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Paleolimnology Homepage

Soil & Water Conservation Society of Metro Halifax (SWCSMH)

July 15, 2010      Limnology




Effective management of aquatic resources requires long-term environmental data. The job of the paleolimnologist is to analyze and interpret the diverse information contained in the sedimentary records of lakes, wetlands, reservoirs, and some parts of rivers. This history is archived in a surprisingly complete repository beneath their deep waters. Every second of every day, sediments are accumulating. Incorporated in these sediments is a record of the organisms that lived in and around the lake, as well as proxy data related to processes occurring in the lake, the composition of the lake’s water, the conditions in its watershed, and the air above it!

Most environmental studies are done “after-the-fact”, or after a problem has already been identified (such as an acidification of a lake or development of algal blooms or fish kills due to deepwater anoxia). It is often difficult to effectively assess and treat these problems without some historical knowledge of how and when the problems originally developed.

Typical questions that a paleolimnologist might address may include: Why did the lake lose its deepwater oxygen, or was it naturally anoxic? Did the lake naturally have large algal blooms? If so, then perhaps mitigation efforts are fruitless as this is the lake’s “natural state”. At what point in time, and at what level of nutrient enrichment, did eutrophication symptoms become a problem? All these as well as many other questions need to be considered in an historical context.


Paleolimnological approaches are now being used in enlightened societies to tackle a large suit of environmental and management questions. Although most of the work thus far has been related to lake eutrophication and acidification, these powerful approaches can be used to study problems such as the introduction of exotic species, taste and odor complaints, erosion problems, the extirpation of populations, tracking contaminant trajectories, consequences of water level changes and impoundments, ozone depletion and resultant increases in ultraviolet radiation, and the repercussions of climatic change.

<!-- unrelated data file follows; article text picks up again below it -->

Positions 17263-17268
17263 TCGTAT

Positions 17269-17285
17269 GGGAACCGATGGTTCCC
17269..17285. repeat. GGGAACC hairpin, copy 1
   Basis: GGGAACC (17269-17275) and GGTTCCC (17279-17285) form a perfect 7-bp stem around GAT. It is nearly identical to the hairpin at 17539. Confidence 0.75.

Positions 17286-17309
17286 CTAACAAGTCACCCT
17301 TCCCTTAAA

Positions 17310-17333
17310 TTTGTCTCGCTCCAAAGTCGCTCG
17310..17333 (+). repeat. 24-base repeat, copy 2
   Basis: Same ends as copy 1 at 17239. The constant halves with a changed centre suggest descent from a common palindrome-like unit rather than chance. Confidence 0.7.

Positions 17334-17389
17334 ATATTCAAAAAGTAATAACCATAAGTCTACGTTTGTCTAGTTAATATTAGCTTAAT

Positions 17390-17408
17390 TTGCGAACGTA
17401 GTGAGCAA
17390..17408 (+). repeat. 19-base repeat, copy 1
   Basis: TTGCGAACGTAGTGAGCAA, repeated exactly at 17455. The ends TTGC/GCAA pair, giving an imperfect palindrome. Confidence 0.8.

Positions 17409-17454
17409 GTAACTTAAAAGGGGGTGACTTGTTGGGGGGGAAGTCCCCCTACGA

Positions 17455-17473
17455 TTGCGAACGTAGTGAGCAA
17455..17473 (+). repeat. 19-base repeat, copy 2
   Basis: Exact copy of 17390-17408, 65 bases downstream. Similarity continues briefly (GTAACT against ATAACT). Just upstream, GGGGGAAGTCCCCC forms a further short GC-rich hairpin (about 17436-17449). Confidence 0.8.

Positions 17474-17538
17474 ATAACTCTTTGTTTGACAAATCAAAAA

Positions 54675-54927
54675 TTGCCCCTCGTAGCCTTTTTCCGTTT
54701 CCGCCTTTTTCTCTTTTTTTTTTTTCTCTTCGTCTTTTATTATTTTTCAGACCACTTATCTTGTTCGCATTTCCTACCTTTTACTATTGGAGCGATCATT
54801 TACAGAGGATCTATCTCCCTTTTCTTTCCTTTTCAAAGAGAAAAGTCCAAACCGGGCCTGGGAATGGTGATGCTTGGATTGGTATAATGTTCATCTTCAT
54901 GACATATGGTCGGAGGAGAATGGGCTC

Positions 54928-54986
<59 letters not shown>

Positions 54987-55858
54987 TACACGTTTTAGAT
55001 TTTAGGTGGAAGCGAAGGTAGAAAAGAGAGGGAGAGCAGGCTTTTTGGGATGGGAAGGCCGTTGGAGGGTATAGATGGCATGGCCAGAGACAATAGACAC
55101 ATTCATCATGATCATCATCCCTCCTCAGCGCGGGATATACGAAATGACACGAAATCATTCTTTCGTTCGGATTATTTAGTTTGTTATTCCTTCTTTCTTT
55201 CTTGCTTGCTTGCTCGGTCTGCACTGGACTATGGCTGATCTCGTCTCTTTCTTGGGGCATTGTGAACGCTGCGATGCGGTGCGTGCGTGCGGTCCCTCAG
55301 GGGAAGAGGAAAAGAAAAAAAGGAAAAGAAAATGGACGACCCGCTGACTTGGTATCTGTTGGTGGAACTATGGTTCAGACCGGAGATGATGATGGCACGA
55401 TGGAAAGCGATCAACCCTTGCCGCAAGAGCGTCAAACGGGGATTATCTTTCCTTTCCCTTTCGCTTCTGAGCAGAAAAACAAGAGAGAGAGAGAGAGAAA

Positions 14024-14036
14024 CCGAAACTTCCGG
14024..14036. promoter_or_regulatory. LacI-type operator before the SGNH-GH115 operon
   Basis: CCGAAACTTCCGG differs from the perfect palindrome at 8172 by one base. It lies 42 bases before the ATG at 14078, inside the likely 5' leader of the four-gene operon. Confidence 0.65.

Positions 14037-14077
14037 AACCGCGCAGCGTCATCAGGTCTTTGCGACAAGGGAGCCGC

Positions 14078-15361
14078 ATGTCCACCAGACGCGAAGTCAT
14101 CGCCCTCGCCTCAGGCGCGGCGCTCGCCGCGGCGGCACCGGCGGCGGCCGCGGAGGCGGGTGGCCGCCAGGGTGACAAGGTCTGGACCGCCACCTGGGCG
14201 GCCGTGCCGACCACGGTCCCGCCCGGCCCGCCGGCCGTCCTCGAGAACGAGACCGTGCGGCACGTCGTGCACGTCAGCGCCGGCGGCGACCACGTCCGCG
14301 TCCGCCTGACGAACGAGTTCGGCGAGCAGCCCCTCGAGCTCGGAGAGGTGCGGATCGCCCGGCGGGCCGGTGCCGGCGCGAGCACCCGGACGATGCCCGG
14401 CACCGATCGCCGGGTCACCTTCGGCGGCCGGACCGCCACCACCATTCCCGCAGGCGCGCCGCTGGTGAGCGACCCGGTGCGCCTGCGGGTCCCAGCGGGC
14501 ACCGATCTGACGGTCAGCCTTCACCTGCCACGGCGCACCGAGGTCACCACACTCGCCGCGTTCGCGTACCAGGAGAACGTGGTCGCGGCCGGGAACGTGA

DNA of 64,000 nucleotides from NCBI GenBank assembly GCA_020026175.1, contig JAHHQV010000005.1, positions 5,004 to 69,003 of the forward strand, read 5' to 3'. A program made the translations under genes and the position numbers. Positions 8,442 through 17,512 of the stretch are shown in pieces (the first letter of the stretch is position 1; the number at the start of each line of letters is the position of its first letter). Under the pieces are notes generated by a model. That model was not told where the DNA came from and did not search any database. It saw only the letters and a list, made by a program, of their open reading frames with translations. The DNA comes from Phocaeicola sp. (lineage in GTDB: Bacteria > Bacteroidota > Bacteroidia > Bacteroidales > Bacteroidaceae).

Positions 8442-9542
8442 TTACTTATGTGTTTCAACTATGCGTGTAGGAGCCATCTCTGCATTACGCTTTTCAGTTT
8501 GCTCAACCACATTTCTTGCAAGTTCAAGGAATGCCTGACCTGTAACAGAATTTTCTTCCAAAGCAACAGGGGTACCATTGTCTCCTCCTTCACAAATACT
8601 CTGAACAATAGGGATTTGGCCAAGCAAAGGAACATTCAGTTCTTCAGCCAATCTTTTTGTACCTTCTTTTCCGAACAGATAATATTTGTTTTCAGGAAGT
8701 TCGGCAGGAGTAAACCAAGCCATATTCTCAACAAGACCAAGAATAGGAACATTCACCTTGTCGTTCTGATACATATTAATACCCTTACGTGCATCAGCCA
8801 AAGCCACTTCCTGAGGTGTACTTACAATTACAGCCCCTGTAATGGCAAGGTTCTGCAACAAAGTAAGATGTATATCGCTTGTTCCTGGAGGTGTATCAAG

The most commonly used biological indicators in paleolimnology are the glass cell walls of diatoms, a major group of algae consisting of over 10,000 species. Diatoms are a very successful group of organisms that live in virtually every body of water. They are characterized by having cell walls made up of two glass or siliceous halves, called valves. The structure and sculpturing of these valves are species specific, so that a trained phycologist can identify diatom species simply by studying (using high-power light microscopes) the valve structure.

As each species of diatom has its own characteristic environmental requirements (e.g., some live in acidic or alkaline waters, some thrive in either low or high nutrient levels in lakes, some like to live on aquatic macrophytes, and so on), by reconstructing past diatom populations, paleolimnologists can accurately infer past lake conditions.

Other biological indicators commonly used in paleolimnology include the scales and cysts of chrysophyte algae, shells and body parts of animals, and the chitinous exoskeletons of a large number of invertebrates. Included in the latter group are, for example, the preserved head capsules of midge larvae (chironomids), which are excellent indicators of deepwater oxygen levels.


(Hall, R.I. and Smol, J.P. 1996. Paleolimnological assessment of long-term water-quality changes in south-central Ontario lakes affected by cottage development and acidification. Can. J. Fish. Aquat. Sci. 53:1-17)